Malia Rose Sanford graduated with the VCS class of 2013. She explored the local non-profit arts landscape through CCA Connects, and worked with administrators at Root Division and Intersection for the Arts to support the education and curatorial programs at both organizations. Her time at these institutions fueled her thesis research, which emerged as a critique of the shifting cultural and economic landscape in San Francisco’s South of Market Area, billed as progressive, arts-driven improvements yet propelled by neoliberal ideology. While at CCA, Malia was also accepted as an intern for the San Francisco Museum of Modern Art’s Education and Public Practice department, where she eventually became a full-time team member upon graduating. She worked closely with the curators of Education, Film and Performance to produce a number of large-scale public programs, including artist Desiree Holman’s The Indigo and the Ecstatic, a museum-wide, multi-storied, multi-generational performance piece that was the grand farewell to the old museum’s building in 2013. She also was the executive manager of two back-to-back symposia over three days in March of 2014: the Visual Activism conference explored the intersections between visual culture and activist practices, welcomed nearly 100 speakers, and took place across multiple venues in San Francisco; and Bearing Witness, a symposium that formally addressed the shifting landscape of contemporary photography as activism. Malia recently relocated to Salt Lake City, where she works seasonally for the Sundance Film Festival, and also does freelance production and project management work, as well as some writing and editing. She specializes in inter-disciplinary collaborations with makers and thinkers. She has continued to join forces remotely with the Education and Public Practice Department at SFMOMA, and is currently the Editorial Coordinator for a themed issue on Visual Activism of the Journal of Visual Culture, a follow up publication to the 2014 symposium. She can be reached at firstname.lastname@example.org.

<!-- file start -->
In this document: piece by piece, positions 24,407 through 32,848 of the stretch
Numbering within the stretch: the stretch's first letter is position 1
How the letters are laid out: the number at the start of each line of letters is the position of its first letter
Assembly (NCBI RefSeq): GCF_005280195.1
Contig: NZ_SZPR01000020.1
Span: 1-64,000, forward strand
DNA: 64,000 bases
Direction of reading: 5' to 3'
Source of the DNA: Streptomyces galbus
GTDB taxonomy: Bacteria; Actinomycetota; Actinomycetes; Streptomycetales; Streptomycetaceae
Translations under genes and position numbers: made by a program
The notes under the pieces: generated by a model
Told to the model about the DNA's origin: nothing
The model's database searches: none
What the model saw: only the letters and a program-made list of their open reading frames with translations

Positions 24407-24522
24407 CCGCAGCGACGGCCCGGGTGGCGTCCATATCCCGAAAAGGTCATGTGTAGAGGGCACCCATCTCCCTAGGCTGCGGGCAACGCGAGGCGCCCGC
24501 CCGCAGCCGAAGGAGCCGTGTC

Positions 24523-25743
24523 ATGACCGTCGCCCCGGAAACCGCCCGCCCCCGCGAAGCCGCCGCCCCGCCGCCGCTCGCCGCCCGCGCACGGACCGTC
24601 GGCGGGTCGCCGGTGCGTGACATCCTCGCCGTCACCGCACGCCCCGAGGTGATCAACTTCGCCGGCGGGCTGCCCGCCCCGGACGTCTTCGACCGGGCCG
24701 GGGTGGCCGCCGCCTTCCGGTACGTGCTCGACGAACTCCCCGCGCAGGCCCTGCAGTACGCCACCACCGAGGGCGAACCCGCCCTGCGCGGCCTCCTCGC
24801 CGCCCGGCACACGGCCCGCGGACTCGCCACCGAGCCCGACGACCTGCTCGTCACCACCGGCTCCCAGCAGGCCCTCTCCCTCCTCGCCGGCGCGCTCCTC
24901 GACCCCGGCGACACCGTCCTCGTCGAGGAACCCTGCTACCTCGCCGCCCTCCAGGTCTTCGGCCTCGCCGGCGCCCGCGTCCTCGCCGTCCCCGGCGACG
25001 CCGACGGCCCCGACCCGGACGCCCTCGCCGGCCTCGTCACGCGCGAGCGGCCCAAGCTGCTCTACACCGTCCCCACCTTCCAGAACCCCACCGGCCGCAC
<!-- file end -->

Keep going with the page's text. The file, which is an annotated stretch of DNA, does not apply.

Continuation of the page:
- 8.26.2013 / Watch Malia Rose Helfmeyer Present at Annual VCS Symposium
- 8.23.2013 / Malia Rose Named 2013-14 Fellow by Emerging Arts Professionals
- 8.20.2013 / Sightlines Essays from VCS Class of 2013 Now Available
About Malia Rose Helfmeyer’s Thesis Project
The Slot, the Hinge, and the High-Rise: The Politics of Space and the Rhetoric of Urban Development in San Francisco’s South of Market Area
The images and texts that have been used to promote the 5M Project, a pending urban development project in San Francisco’s South of Market neighborhood, reveal an underlying agenda of neoliberal capitalism and demonstrate the role of culture in the production and politics of space. 5M’s use of historical motifs and promises to preserve historic structures disavows the trauma and injustices that define the area’s past; the identification of 5M as a “creative development” contorts the countercultural ethos of creative communities to promote redevelopment; and the 5M discourse that describes the current neighborhood as “underutilized” and “lacking cultural activity” devalues the existing utility of the area and dehumanizes the low-income populations who live there. The 5Ws (2012–13) by Ana Teresa Fernandez is a public art installation at the 5M development site that addresses the real consequences that result from discursive productions of space.